Emerging-market stocks had the biggest one-day advance since January as Chinese equities surged on prospects the government will act to ignite economic growth and commodity stocks drove gains in Brazil.
Taiwan Semiconductor Manufacturing Co. (2330), the world’s largest contract maker of chips, rose 6.6 percent in Taipei, after forecasting record quarterly sales. China’s yuan had the biggest weekly jump in six months as the central bank signaled plans to widen a trading band that’s been limiting appreciation since October. Gold producers surged in South Africa, while Petroleo Brasileiro SA paced gains in Brazil’s Bovespa index.
The MSCI Emerging Markets Index added 1.4 percent to 1,011.17 in New York, paring a weekly loss to 0.8 percent. China’s economy, which unexpectedly slowed in the first three months of this year, may rebound in the second and third quarters, said Zhu Baoliang, head of the State Information Center’s economic forecast department.
“Chinese growth may not be quite as bad as everybody thinks,” Walter ‘Bucky’ Hellwig, who helps manage $17 billion of assets at BB&T Wealth Management in Birmingham, Alabama, said in a telephone interview. “And we’ve seen commodities bounce back a little today.”
Nine out of 10 groups in the MSCI Emerging Markets Index (MXEF) rose, led by technology and financial shares. The emerging- markets index has lost 4.2 percent this year, trailing a 6.3 percent increase in the MSCI World Index of developed-country stocks. The emerging-markets measure trades at 10.6 times 12- month projected profit, compared with the MSCI World’s 13.8 valuation, according to data compiled by Bloomberg.
The iShares MSCI Emerging Markets Index exchange-traded fund rose 1.5 percent to $41.64. The Chicago Board Options Exchange Emerging Markets ETF Volatility Index, a measure of options prices on the fund and expectations of price swings, lost 11 percent to 20.71.
Brazil’s Bovespa index rose 1.4 percent, trimming this week’s decline to 1.9 percent, as traders pared expectations for interest-rate increases by the central bank. Petrobras, as the state-run oil company is known, climbed 3.7 percent.
The Mexican IPC Index gained 0.8 percent. Desarrolladora Homex SAB surged 40 percent as the Mexican homebuilder seeking to avoid a debt restructuring agreed to sell its stake in two prisons to companies controlled by billionaire Carlos Slim.
Standard & Poor’s revised its outlook on Venezuela to negative from stable, the ratings company said today. Britain lost its top credit grade at Fitch Ratings, which cited a weaker economic and fiscal outlook.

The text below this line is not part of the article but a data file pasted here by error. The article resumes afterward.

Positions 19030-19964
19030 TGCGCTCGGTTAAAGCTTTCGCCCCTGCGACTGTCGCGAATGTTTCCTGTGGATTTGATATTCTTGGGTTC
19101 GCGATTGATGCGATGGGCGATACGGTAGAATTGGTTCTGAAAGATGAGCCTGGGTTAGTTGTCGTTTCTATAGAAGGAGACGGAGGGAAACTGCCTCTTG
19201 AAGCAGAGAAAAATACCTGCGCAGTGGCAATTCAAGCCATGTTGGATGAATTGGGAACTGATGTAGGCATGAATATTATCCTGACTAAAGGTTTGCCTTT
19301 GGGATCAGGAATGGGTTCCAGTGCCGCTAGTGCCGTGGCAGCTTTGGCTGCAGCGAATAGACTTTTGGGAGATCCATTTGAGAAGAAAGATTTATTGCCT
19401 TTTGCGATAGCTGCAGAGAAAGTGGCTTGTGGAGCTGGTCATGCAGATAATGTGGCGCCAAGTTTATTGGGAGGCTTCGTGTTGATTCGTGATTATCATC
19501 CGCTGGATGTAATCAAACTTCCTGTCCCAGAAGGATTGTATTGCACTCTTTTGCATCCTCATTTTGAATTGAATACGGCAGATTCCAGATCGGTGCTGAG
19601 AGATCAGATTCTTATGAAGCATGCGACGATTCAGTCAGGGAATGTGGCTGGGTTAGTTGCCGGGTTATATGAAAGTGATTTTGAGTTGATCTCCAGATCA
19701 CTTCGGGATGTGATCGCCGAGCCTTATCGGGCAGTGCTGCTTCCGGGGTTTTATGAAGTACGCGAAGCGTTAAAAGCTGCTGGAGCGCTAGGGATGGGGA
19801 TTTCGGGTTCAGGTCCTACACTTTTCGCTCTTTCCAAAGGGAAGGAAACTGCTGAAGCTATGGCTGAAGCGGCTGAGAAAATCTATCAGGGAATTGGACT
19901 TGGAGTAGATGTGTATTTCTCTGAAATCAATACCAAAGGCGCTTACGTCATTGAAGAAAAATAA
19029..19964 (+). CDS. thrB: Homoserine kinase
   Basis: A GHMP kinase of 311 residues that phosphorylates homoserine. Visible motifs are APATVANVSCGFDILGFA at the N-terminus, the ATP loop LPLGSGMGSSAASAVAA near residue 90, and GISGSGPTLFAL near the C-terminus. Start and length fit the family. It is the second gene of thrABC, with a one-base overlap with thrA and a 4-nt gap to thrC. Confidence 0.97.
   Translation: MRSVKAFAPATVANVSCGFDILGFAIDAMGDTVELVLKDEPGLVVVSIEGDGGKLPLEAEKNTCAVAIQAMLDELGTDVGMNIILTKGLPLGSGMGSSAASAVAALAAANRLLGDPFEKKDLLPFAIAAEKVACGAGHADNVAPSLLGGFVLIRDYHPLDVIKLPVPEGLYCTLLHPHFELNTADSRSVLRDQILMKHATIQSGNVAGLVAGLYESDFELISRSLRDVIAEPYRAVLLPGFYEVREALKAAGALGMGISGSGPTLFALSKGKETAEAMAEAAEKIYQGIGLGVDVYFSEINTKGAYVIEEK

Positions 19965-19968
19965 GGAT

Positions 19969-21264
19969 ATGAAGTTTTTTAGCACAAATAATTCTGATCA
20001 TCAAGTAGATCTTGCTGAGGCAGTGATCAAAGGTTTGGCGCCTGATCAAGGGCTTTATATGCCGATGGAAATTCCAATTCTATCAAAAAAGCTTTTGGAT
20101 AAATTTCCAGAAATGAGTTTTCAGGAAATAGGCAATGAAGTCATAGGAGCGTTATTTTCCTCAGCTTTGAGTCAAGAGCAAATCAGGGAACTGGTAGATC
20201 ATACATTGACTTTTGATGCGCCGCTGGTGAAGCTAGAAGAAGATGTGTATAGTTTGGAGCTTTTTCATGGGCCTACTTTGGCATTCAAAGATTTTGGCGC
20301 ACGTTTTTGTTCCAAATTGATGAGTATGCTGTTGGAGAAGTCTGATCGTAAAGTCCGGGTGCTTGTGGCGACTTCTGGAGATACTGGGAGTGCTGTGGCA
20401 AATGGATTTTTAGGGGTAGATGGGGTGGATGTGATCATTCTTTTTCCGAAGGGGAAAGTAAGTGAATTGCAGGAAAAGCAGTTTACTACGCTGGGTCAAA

Russian stocks rose for the first time in seven days, paring their weekly decline, as crude gained and a technical indicator signaled the index is oversold. The Micex Index added 0.2 percent, cutting its fifth weekly drop to 3.4 percent. Oil producer OAO Bashneft’s preferred shares rose 4.1 percent. Benchmark indexes in Hungary, Turkey and Poland gained.
South African miners rallied after a recovery in gold prices. The FTSE/JSE Africa All-Share Index climbed 1.5 percent in Johannesburg, with Harmony Gold Mining Co. (HAR) and AngloGold Ashanti Ltd. (ANG) adding at least 5.2 percent.
The Shanghai Composite Index climbed 2.1 percent, the most since March 20. Chinese stocks extended gains today after the Shanghai Securities News reported that regulators are studying plans that would allow A shares to be added to international “well-known” indexes to lure overseas funds. The Hang Seng China Enterprises Index of mainland companies listed in Hong Kong jumped 3.1 percent, snapping a five-day slump.
Lenovo Group Ltd. (992) surged 9.5 percent in Hong Kong, the most since September 2011. The Chinese personal-computer maker, is the most likely bidder for parts of International Business Machines Corp.’s server division, a person familiar with the matter said.
The extra yield investors demand to own emerging-market debt over U.S. Treasuries slid four basis points, or 0.04 percentage point, to 294 basis points, according to JPMorgan Chase & Co.’s EMBI Global Index.
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